It’s no secret – I love series. Merrily Watkins, Eve Dallas, Dalziel and Pascoe etc etc etc: bring it on. New series too – both the ones I discover when they’re halfway through and the ones which only become series when I find there’s a second, then a third and fourth, featuring a character I enjoyed.
But it occurred to me the other day that keeping a series going must present its author with a whole set of challenges which are quite different from coming up with a brand new idea/scenario/cast for each new book.
There has to be enough in each title that’s familiar. I’ve heard series fiction described as pulling on a comfy old pair of slippers, and to a great extent that’s how it needs to feel. For myself, I think of it more in terms of meeting up with some old friends and going along with them on their latest adventure, and I think a lot of people see it that way. I gather Phil Rickman got some flak over The House of Susan Lulham, because two regular characters were only mentioned in passing and another great favourite only appeared at the end of the phone. I didn’t find it a problem, but maybe that was because it was a novella, less than a quarter the length of the other books in the series; I coped fine with 25,000 words without Lol or Jane, but 150,000 might be a different matter. (OK, I know the maths don’t compute; I’m a words person, never was any good with numbers.)
The familiar is an essential element – but no one wants to read the same book over and over, so each new volume must be different too. A new adventure, maybe in a new place, new situations for the protagonist to deal with so that s/he develops a little, becomes deeper and more rounded. And maybe a new ongoing character or two as well, and some development for established ones. J D Robb does all that with great deftness. Through the early Eve Dallas novels, Eve and Roarke each unearth information about their pasts: things which help them understand who they are and why they turned out the way they did. Then new characters appear, entangled in whatever murder (it’s always a murder) Eve is investigating at the time – and reappear in subsequent books, form relationships of their own, move their lives on to a new phase.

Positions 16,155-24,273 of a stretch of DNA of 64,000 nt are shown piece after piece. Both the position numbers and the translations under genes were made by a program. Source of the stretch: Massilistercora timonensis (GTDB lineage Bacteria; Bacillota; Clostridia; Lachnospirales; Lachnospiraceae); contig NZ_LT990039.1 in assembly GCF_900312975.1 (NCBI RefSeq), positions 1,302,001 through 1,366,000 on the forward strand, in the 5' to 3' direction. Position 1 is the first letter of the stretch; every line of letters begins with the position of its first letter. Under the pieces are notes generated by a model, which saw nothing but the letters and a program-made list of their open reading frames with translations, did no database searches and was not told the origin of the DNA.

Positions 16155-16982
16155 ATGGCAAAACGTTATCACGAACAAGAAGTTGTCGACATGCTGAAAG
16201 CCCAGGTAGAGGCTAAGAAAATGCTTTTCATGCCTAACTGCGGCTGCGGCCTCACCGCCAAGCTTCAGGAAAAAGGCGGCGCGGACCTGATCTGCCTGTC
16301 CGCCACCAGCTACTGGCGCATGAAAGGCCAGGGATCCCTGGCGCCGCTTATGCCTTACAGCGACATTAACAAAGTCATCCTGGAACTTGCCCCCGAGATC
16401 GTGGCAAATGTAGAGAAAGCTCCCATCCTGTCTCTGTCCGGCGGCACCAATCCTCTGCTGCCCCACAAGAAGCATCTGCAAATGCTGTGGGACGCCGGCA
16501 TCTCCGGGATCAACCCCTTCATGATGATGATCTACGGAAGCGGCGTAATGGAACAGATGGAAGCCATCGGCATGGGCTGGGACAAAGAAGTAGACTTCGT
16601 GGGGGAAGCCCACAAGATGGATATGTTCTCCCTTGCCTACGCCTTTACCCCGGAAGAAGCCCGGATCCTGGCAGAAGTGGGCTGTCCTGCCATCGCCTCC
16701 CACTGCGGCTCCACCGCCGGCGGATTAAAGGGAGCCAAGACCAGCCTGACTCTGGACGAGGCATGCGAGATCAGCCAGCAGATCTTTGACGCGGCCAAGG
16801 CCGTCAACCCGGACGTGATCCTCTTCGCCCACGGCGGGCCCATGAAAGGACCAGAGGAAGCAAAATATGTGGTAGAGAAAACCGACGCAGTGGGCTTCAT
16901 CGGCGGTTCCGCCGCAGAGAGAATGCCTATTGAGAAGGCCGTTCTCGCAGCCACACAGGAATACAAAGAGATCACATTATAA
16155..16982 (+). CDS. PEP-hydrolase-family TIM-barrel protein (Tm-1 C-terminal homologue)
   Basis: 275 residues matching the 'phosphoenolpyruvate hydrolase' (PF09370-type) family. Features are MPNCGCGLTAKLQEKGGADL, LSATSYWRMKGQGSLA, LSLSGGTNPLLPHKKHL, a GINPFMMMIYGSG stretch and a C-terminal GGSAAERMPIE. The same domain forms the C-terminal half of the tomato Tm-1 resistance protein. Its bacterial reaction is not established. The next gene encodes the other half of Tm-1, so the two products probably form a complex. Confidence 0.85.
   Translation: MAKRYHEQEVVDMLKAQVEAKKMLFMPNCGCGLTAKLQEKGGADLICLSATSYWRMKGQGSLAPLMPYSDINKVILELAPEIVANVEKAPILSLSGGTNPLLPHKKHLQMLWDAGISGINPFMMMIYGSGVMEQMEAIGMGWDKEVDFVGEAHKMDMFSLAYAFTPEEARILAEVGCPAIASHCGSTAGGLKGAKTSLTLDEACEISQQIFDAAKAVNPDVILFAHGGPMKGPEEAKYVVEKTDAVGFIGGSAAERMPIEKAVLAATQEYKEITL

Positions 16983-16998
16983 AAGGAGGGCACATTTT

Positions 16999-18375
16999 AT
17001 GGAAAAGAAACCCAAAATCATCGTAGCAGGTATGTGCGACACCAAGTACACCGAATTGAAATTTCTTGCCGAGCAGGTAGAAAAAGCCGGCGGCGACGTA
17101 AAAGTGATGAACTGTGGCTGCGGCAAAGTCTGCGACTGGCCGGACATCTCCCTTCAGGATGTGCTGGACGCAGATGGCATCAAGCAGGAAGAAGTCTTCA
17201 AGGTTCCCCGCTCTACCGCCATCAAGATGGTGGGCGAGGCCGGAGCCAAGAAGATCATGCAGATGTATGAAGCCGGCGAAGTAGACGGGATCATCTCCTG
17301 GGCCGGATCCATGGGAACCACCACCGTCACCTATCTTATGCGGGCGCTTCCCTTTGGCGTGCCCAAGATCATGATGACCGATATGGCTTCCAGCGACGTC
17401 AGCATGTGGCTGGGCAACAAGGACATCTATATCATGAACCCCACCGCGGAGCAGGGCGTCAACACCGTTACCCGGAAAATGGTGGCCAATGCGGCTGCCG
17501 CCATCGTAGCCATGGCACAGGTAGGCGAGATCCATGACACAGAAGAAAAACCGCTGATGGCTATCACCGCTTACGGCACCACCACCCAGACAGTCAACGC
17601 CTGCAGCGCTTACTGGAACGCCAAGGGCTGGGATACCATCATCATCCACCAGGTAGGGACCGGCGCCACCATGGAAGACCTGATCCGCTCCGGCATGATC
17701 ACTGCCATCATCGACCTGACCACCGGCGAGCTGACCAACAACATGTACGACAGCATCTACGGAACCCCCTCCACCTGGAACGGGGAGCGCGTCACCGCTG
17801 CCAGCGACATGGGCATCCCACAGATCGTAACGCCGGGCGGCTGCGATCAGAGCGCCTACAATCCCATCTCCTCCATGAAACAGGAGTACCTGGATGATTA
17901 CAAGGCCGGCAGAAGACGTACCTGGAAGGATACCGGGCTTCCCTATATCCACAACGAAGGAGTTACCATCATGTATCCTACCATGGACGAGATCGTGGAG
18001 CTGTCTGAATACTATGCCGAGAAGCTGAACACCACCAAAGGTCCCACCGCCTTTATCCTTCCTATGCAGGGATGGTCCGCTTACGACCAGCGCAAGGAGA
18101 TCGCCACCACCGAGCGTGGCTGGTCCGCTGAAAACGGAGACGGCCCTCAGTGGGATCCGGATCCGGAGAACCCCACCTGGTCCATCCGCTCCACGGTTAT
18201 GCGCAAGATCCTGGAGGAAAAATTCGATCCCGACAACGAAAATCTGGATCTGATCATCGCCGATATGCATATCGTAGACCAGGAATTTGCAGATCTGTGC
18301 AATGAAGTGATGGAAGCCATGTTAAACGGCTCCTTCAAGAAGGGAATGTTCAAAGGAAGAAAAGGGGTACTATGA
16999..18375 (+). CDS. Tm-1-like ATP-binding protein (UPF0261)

Robert B Parker is often cited as an example of how to write a gripping series without moving the protagonist very far from where he started, but somehow that seems like a cop-out to me. People develop, move on, have lives outside immediate events; why shouldn’t fictional characters be the same? My favourite series characters have families, backstories, lives. They feel real, as if they could walk into the coffee shop where I’m having lunch with some friends, and I’d recognize them. And when I finish the latest in the series, I itch to read the next, to find out what she’s going to do about the pregnancy, or how she’s recovering from the rape, or if he’s going to be prosecuted for hitting a bad guy over the head with a rock, or if he’s going to come out of the coma.
There’s more. When I discover a new series character – Harry Bingham’s Fiona Griffiths is one, Martin Walker’s Chief of Police Bruno is another – I need to catch up with their past. And I’m sure I’m not alone in that – so why are early titles in an ongoing series allowed to go out of print? It took me years to fill the gaps in Reginald Hill’s sublime Dalziel and Pascoe series, and even then a lot of the earliest volumes came from secondhand shops. Take note, big publishers: not everyone wants to go down the e-book route. There’s something supremely satisfying about looking at a row of paperbacks with similar style covers, and knowing each one is a link in a chain which began with the first and continues as far as the series has progressed. A list of titles on an e-reader is absolutely not the same.
I’ll end there. I need to find out what Fiona Griffiths is up to in the latest in her uniquely brilliant series by Harry Bingham.